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A slam at the bond rating agencies (updated)

Remember how bond ratings agency Moody's made the questionable assumption that there would be 225 events a year at the Barclays Center? There's no effective oversight regarding rating agencies like Moody's, Standard and Poor's, and Fitch.

In Ratings Agencies Are Overrated, Hugo Dixon (editor of Reuters Breakingviews, the commentary arm of Reuters) and Christopher Swan write in the Times:
Why do markets still pay attention to what rating agencies have to say? After their appalling record predicting the subprime mortgage crisis, it is astonishing and sad that investors still seem to quake when Standard & Poor’s reduces Greece’s rating to junk status and downgrades Spain’s.

A Martian would find it hard to understand why anybody gives any credence at all to S.& P. and its rivals. It’s not just that they were pumping up the subprime market. For example, the agencies gave a AAA rating to Abacus, Goldman Sachs’s synthetic collateralized debt obligation, after smart investors saw trouble in the market.
They point to other miscues and then explain how the ratings agencies remain embedded in the current system. Still, they conclude:
It is high time regulators and investors dethroned them from their privileged status.
And another criticism

In a 5/2/10 editorial headlined What About the Raters?, the Times opined:
Everyone (except Wall Street bankers) seems to be outraged about Wall Street banks, which made billions by trading complex confections of dicey mortgages and then passed us the tab when the investments went belly up. But what about the agencies that bestowed triple-A ratings on many of the noxious financial products?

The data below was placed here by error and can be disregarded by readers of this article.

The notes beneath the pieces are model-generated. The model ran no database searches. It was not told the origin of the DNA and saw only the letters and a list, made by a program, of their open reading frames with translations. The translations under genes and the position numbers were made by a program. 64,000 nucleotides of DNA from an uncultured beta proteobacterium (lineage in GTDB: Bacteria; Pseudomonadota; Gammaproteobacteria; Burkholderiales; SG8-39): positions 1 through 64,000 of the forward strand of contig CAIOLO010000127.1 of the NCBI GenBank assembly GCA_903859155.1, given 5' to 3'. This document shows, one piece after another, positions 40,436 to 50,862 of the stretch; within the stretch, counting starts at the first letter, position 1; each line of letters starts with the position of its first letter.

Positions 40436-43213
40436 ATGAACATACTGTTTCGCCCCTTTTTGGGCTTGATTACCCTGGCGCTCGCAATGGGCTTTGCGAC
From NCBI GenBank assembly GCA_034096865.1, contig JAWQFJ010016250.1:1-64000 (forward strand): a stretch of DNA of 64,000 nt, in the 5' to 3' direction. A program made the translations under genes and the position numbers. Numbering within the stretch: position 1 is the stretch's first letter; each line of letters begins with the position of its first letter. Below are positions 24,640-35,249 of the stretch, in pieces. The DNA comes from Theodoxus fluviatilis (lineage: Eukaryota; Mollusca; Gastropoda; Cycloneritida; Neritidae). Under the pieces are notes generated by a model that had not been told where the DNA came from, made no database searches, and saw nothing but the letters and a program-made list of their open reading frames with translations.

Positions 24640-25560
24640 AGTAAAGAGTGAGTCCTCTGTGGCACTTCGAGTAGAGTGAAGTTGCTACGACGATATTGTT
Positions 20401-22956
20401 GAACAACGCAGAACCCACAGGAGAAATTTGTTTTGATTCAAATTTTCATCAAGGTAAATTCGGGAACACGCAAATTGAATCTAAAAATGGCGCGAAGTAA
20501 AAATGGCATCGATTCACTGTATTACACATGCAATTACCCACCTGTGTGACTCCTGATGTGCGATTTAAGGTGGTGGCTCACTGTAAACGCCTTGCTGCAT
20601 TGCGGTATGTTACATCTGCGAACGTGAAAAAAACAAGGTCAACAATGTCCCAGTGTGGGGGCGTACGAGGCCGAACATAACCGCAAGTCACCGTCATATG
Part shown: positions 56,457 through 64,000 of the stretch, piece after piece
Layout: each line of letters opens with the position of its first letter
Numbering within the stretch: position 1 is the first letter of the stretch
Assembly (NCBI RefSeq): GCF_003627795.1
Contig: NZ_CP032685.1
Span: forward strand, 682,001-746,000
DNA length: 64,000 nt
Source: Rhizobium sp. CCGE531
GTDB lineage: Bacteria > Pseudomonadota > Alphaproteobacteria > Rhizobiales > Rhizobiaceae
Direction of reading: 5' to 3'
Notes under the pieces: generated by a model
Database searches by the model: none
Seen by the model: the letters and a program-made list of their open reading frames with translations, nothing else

Moody’s, Standard & Poor’s and Fitch, whose ratings assured investors that the newfangled investments were as safe as United States Treasury bonds, arguably bear as much responsibility for the financial crisis as the banks that put the investments together. But the raters have mostly avoided public scrutiny, and from the look of Democrats’ current proposals to overhaul financial regulation, it looks as if they will remain off the hook.

...It is not just that ratings agencies are incompetent, made wrong assumptions about the housing market and used flawed models to evaluate mortgage-backed securities. Their business is rife with conflicts of interest. The banks pay the raters and have an enormous incentive to shop around for ratings. E-mail made public in April indicates that raters give in to the temptation to manage their ratings in order to acquire more business.

...And yet, the financial reform bills before Congress have only vague proposals to fix the agencies.

...That is not enough. Some good ideas are floating around to do much better. If raters are considered to be a public good, they should be financed like a public good, with a tax or other levy, and paid by the government. Another option would be to let banks pay for ratings but take away their ability to choose who rates their bonds, letting the S.E.C. decide based on raters’ performance.

If there is no way to improve raters’ track record, a more drastic step would be to eliminate them, or at least eliminate the legal requirement that some insurance companies, pension funds and other entities hold assets with high ratings, a rule that gives the raters enormous quasi-regulatory power.

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